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This Cut Is the Deepest

The concentration of decision-making power in the music industry is bad news for new talent.

January 23, 1999|ROBERT HILBURN

The fact that Seagram's Universal Music Group wants to sever ties with so many acts is a condemnation of the industry's tendency to sign talent so indiscriminately. Because there is so much profit to be made when an act hits big, companies often believe they can come out ahead even if only one or two of every 10 signings score. But the cost of all those signings is staggering--as much as $1 million an act--when none succeed.

The executives would argue that their labels have to get smaller, but they have to get smarter, too. They have to make every signing count and think long-term, not just immediate returns.

By dismantling A&M and Geffen, and placing the remaining staffs and rosters under the control of Interscope Records, Seagram's Universal Music Group is rolling the dice with what has been the most acclaimed independent record management team of the '90s.

Under the leadership of Jimmy Iovine, Ted Field and Tom Whalley, Interscope has shown a remarkable ability to tap into the most dynamic pop movements of the decade, from rap (Dr. Dre and Tupac Shakur) and hard-core rock (Nine Inch Nails, Marilyn Manson) to gospel (Kirk Franklin).

The irony is that Interscope was started as an independent label, much like the early A&M and Geffen. Iovine, in fact, has been one of the biggest critics of the corporate invasion in the record business.

Until now, Interscope has been partners with Seagram, but the plan is for the conglomerate to soon buy the remaining portion of the label. The question in the industry is what effect all this new ownership and new responsibility will have on Iovine, Field and Whalley.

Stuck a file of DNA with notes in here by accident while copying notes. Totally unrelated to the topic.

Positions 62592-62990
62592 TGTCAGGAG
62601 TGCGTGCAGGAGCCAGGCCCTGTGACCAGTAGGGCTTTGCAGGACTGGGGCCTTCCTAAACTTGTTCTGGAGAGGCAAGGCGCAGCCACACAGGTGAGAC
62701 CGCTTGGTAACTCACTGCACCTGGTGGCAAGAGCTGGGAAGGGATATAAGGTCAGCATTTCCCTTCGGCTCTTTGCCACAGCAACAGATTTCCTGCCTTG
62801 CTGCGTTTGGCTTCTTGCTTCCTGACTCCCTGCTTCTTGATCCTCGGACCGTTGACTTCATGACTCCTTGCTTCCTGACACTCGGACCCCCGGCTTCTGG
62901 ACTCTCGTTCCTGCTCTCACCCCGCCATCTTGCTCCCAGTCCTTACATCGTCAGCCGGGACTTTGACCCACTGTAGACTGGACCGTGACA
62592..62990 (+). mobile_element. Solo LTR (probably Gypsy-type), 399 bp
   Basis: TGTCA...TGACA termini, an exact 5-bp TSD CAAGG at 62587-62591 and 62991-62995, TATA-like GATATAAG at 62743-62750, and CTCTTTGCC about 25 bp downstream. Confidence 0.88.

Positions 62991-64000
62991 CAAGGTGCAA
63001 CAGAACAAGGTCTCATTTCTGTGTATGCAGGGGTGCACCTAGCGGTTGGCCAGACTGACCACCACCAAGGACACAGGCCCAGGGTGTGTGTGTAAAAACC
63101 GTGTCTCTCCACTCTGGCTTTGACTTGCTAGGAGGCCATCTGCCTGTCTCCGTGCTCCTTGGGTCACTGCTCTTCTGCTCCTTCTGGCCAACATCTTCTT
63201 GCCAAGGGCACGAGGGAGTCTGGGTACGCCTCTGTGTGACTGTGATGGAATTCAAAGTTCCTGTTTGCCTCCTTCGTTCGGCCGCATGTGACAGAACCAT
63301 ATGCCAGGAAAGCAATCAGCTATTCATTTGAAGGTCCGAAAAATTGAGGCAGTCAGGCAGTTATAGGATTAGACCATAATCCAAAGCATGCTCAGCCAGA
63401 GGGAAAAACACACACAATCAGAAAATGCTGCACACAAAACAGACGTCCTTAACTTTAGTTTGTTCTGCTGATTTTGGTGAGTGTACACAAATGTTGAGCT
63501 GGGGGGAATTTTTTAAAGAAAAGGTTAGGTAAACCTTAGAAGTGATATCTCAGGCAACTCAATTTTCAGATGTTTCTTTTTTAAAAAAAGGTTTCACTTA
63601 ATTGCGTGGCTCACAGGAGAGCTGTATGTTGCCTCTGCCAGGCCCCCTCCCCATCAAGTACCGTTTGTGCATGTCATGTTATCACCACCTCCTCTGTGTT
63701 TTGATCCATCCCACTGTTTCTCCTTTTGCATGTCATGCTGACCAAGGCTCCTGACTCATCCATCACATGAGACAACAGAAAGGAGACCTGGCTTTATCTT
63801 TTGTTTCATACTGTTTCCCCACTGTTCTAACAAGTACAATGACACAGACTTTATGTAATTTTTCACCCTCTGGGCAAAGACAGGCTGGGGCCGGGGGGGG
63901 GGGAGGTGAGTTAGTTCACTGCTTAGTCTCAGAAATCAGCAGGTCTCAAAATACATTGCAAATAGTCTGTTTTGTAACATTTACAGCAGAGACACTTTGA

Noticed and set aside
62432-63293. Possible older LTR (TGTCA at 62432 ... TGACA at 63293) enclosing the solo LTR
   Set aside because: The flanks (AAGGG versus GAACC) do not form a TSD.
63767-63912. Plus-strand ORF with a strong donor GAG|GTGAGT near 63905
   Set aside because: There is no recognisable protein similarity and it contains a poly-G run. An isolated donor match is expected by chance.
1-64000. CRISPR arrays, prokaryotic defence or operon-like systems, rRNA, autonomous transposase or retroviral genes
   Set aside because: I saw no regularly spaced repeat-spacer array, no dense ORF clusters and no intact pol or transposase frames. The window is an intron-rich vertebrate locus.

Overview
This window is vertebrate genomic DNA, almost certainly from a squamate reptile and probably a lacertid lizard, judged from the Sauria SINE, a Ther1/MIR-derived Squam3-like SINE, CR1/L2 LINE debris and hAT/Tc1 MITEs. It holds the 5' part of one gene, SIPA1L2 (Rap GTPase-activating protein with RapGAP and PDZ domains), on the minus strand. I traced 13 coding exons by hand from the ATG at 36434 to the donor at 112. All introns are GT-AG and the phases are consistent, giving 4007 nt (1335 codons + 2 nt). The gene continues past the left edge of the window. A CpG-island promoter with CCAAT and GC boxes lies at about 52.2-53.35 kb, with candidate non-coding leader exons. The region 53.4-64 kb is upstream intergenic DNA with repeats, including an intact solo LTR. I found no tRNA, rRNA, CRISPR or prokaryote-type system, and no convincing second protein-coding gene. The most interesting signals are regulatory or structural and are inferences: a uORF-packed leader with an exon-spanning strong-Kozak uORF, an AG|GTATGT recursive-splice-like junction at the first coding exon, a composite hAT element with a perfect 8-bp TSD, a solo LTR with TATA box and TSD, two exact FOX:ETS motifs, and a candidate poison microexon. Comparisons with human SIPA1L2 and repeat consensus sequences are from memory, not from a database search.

Will the Interscope team, which is used to quick decisions and a limited number of artists, be able to work under the new arrangement and pressure?

The Seagram brain trust obviously believes so--and Seagram stockholders should be pleased. If you had one team handling your musical decisions, this is the one--based on their track record in the '90s. At the same time, pop fans and artists have every right to be nervous about this increasing concentration of power in the record industry. Even if Interscope maintains its independent spirit, it's healthier to have more--rather than fewer--people with the authority to nurture and sign acts.

The Universal Music Group stresses that A&M and Geffen will continue to exist as labels, complete with A&R staff that will search for talent. But the power to sign and drop acts rests with the Interscope team. It is no longer an autonomous label.

Indeed, the limit of A&M's autonomy was underscored Thursday.

Early in the day, some employees put a black band around the A&M sign, a symbol of what they felt was the end of an era at the once proud label and, quite possibly, the end of an era in the record business as well. It was a spirited, but ultimately harmless gesture in keeping with the rebellious spirit of rock 'n' roll.

By mid-afternoon, the word came from Seagram headquarters. The black band was to be taken down immediately.

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